Artwork: Uprising| @wishartworks_

I am the struggle of my ancestors…

J Whyne, ‘I Am

The tapestry of Black History is deeply dyed in struggle. Without the struggle of our Ancestors, many of us who are of Black Heritage may not have been where we are (or even exist); and would most definitely not have our rightful freedoms.

The systematic disempowering of a people, for the profitable gain of those who want absolute power, has been the founding pillar of many an empire.

disempower

dis·​em·​pow·​er | \ ˌdis-im-ˈpau̇(-ə)r  \ noun disempowereddisempoweringdisempowers

transitive verbto deprive of power, authority, or influencemake weak, ineffectual, or unimportant

systematic

Something that is done in a systematic way is done according to a fixed plan, in a thorough and efficient way. They went about their business in a systematic way. Synonyms: methodicalorganizedefficientprecise

Systematically The army has systematically violated human rights.

Embedded in the meaning of both systematic and disempower is unmistakable intentionality.

How does one resist such a system, much less overturn it?

You can’t have true racial harmony without racial justice. So, you need to be disruptive.

Paul Stephenson OBE

Paul Stephenson is an iconic Black Briton whose story should be more well known.

In 1964, Paul Stephenson walked into the Bay Horse pub in Bristol and ordered half a pint. A bartender served him, but when the pub’s manager noticed, he told Stephenson to get out, saying: “We don’t want you black people in here – you are a nuisance.” Stephenson refused, and the police were called. Eight officers arrived to arrest him for refusing to quit a licensed premises and held him in the police cells until midnight…

Looking back, the 83-year-old says that the arrival of so many officers in a show of force was the police sending a message about upholding the colour bar – because “they knew I was a civil rights activist”.

Excerpt from Paul Stephenson: the hero who refused to leave a pub – and helped desegregate Britain |Kehinde Andrews |Oct 1 2020

His one-man sit-in was a protest that paved the way for the first Race Relations Act in 1965.

Mr Stephenson was no stranger to the struggle and in fact, just the year before had been one of the key people -along with Roy Hackett, Owen Henry, Audley Evans and Prince Brown- responsible for the 1963 Bristol Bus Boycott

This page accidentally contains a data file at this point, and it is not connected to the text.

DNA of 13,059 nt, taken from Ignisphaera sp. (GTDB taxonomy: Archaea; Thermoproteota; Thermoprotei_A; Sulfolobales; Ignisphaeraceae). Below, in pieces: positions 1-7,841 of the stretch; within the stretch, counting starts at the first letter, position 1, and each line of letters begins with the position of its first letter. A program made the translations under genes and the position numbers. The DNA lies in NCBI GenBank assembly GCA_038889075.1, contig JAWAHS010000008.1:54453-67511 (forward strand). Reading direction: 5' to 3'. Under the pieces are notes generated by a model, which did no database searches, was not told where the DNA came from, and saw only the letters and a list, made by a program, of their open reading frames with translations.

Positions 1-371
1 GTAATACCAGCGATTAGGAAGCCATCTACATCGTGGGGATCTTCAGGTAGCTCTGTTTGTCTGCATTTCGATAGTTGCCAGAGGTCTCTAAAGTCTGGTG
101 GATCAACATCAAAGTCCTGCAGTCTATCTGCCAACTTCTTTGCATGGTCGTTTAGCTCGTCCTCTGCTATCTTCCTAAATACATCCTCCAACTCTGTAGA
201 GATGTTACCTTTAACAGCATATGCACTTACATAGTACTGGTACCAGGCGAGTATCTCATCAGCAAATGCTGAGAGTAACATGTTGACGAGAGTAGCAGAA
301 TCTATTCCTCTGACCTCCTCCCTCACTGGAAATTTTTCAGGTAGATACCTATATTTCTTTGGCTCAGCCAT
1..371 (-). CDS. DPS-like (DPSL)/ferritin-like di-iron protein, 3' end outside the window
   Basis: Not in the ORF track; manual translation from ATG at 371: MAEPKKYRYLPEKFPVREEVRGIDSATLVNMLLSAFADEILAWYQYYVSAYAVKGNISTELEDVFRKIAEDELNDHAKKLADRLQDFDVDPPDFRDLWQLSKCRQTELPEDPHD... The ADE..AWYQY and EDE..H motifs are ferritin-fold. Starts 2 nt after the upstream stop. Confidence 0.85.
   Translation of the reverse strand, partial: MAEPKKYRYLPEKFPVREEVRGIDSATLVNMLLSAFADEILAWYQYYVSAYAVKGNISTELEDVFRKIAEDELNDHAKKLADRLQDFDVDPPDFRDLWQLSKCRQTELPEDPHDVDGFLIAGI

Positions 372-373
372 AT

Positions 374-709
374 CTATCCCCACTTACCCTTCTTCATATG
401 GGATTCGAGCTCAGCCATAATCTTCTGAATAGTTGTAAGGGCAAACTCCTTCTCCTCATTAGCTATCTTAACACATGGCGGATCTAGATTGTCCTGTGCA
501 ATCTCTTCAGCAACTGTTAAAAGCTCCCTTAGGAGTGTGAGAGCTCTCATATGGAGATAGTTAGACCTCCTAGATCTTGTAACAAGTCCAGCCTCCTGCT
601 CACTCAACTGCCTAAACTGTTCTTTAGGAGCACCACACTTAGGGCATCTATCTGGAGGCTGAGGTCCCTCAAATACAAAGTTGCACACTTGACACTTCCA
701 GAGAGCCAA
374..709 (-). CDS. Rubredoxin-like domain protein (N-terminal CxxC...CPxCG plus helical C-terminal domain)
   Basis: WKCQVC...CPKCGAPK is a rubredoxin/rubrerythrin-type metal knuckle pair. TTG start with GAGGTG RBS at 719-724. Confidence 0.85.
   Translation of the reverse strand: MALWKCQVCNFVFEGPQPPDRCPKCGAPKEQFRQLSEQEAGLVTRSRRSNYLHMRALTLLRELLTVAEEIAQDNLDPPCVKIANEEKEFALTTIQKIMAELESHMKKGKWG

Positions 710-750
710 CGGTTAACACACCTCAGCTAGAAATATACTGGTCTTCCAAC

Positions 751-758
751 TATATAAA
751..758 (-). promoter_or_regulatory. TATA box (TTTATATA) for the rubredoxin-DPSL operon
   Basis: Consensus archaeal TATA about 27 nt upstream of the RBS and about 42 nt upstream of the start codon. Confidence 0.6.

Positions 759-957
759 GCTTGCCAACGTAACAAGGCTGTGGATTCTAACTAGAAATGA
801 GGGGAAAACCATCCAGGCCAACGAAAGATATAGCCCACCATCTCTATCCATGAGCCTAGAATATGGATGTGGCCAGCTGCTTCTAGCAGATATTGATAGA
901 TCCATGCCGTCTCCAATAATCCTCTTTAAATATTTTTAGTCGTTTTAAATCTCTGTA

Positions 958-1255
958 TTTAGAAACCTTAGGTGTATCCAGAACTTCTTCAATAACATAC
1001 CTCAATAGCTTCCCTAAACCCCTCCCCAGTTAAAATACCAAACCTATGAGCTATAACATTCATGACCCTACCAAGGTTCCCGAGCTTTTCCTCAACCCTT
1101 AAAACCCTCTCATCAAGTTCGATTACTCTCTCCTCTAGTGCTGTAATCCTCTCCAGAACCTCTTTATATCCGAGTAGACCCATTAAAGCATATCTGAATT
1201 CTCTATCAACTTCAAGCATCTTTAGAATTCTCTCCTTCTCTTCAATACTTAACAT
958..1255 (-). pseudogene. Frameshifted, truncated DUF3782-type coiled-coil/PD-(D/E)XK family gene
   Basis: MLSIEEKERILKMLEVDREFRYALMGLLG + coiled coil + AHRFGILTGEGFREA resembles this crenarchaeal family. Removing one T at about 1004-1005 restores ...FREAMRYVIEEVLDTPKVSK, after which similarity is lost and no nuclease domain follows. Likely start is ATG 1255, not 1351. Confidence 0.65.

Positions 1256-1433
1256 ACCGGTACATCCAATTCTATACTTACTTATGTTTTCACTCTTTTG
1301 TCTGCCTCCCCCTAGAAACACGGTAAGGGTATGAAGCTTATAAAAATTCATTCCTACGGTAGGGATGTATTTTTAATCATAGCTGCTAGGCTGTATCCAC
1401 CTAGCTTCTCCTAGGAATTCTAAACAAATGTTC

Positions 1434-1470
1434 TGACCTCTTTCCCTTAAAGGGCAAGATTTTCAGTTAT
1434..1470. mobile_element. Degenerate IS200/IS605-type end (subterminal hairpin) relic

One day in early 1963, Roy Hackett was walking in Broadmead, Bristol, when he saw a man crying. The man was outside the Bristol Omnibus Company. He told Hackett he was weeping because the company had told him he could not get an interview for a job there solely because he was black… Hackett marched straight into the bus company to demand answers. He was, he says, “born an activist” and saw it as his duty to challenge racism whenever he saw it. Once in front of the manager, he made it clear he was not asking for black people to be treated equally – he was demanding it…

Roy Hackett in a profile by Kehinde Andrews |Roy Hackett: the civil rights hero who stood in front of a bus – and changed Britain forever |6 Aug 2020

Paul Stephenson, Roy Hackett, Barbara Dettering, Delores Campbell and countless others before them such as Claudia Jones, forged a path for the generations to come. In the face of hostility, threats of violence, denied housing, being underpaid, losing their jobs, slandered in the press and more, they continued to resist the systems that sort to exclude them, the Black community and other marginalised groups from the British landscape. Literally, figuratively, and historically.

Fifty-six years on since Stephenson’s one-man sit-in, and the struggle continues. If the absence of “No Irish, no dogs, no blackssigns in guest houses gave the impression that it was over, events in 2020 provided an unignorable uncomfortable sign that it most definitely is not.

The #struggle continues, #protest is necessary, and people who are willing to be a part of the #resistance are needed. People, who like Barbara Dettering, can look back years later and say they are

… proud of the blows her generation struck against institutional racism. “We have given a lot to Bristol because we never backed down,” she says. “We carried on our fight and our struggle”.

Barbara Dettering, one of the Seven Saints of St Paul’s |Bristol’s walls of fame celebrate seven ‘saints’ who fought for race equality by Tom Hall |26 Aug 2018

How you choose to engage is up to you. You don’t need to feel that you are a born activist like Roy Hackett; you may like Barbara Dettering– be “one of the “silent diggers”, who worked away in the background …” You don’t have to stage a one-person sit-in like Paul Stephenson; you may be the friend who no longer avoids difficult conversations or challenging inappropriate perspectives or behaviour. You don’t have to be arrested for your activism like Claudia Jones; you may like Delores Campbell – in the words of Miles Chambers – be someone “...who bore the birth of future activists”.

As a few social media posts said at the height of the global response to the killing of George Floyd,

Resistance is NOT a one-lane highway. Maybe your lane is protesting, maybe your lane is organizing, maybe your lane is counseling, maybe your lane is art activism, maybe your lane is surviving the day. Do NOT feel guilty for not occupying every lane. We need all of them.

“We need all of them” and we all need to find a lane(s) to occupy.

I say again, how you choose to engage is up to you, but engage you, I, we, must.

If you are neutral in times of injustice you have chosen the side of the oppressor.

Archbishop Tutu

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